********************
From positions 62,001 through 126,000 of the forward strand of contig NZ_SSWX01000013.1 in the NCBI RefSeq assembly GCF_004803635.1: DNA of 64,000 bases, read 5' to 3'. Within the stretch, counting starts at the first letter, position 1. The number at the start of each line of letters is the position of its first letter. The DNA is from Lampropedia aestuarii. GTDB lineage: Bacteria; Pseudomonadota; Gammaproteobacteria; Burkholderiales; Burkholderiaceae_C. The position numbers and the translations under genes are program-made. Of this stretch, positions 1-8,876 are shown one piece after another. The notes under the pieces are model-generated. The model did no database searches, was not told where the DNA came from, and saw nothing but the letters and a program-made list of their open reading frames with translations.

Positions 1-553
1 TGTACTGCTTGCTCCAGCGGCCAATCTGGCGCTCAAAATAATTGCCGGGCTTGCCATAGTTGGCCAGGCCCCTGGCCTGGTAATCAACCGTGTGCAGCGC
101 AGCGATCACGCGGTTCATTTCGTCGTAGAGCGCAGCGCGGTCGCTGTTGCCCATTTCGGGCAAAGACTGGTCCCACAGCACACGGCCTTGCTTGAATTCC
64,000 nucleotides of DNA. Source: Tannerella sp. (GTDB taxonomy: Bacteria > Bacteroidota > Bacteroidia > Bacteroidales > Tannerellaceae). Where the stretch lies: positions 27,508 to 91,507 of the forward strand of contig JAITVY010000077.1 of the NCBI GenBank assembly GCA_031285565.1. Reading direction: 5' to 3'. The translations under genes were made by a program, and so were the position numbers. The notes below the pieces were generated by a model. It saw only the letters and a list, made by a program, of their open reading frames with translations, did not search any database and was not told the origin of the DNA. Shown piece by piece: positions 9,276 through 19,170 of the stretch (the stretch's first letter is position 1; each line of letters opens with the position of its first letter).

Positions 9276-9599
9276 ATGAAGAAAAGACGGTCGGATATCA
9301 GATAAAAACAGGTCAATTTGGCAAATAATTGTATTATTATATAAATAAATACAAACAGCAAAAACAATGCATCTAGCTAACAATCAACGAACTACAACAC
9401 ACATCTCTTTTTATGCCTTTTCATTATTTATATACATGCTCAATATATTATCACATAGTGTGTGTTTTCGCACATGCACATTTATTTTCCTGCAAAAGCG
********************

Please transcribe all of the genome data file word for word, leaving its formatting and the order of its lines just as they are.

From positions 62,001 through 126,000 of the forward strand of contig NZ_SSWX01000013.1 in the NCBI RefSeq assembly GCF_004803635.1: DNA of 64,000 bases, read 5' to 3'. Within the stretch, counting starts at the first letter, position 1. The number at the start of each line of letters is the position of its first letter. The DNA is from Lampropedia aestuarii. GTDB lineage: Bacteria; Pseudomonadota; Gammaproteobacteria; Burkholderiales; Burkholderiaceae_C. The position numbers and the translations under genes are program-made. Of this stretch, positions 1-8,876 are shown one piece after another. The notes under the pieces are model-generated. The model did no database searches, was not told where the DNA came from, and saw nothing but the letters and a program-made list of their open reading frames with translations.

Positions 1-553
1 TGTACTGCTTGCTCCAGCGGCCAATCTGGCGCTCAAAATAATTGCCGGGCTTGCCATAGTTGGCCAGGCCCCTGGCCTGGTAATCAACCGTGTGCAGCGC
101 AGCGATCACGCGGTTCATTTCGTCGTAGAGCGCAGCGCGGTCGCTGTTGCCCATTTCGGGCAAAGACTGGTCCCACAGCACACGGCCTTGCTTGAATTCC
64,000 nucleotides of DNA. Source: Tannerella sp. (GTDB taxonomy: Bacteria > Bacteroidota > Bacteroidia > Bacteroidales > Tannerellaceae). Where the stretch lies: positions 27,508 to 91,507 of the forward strand of contig JAITVY010000077.1 of the NCBI GenBank assembly GCA_031285565.1. Reading direction: 5' to 3'. The translations under genes were made by a program, and so were the position numbers. The notes below the pieces were generated by a model. It saw only the letters and a list, made by a program, of their open reading frames with translations, did not search any database and was not told the origin of the DNA. Shown piece by piece: positions 9,276 through 19,170 of the stretch (the stretch's first letter is position 1; each line of letters opens with the position of its first letter).

Positions 9276-9599
9276 ATGAAGAAAAGACGGTCGGATATCA
9301 GATAAAAACAGGTCAATTTGGCAAATAATTGTATTATTATATAAATAAATACAAACAGCAAAAACAATGCATCTAGCTAACAATCAACGAACTACAACAC
9401 ACATCTCTTTTTATGCCTTTTCATTATTTATATACATGCTCAATATATTATCACATAGTGTGTGTTTTCGCACATGCACATTTATTTTCCTGCAAAAGCG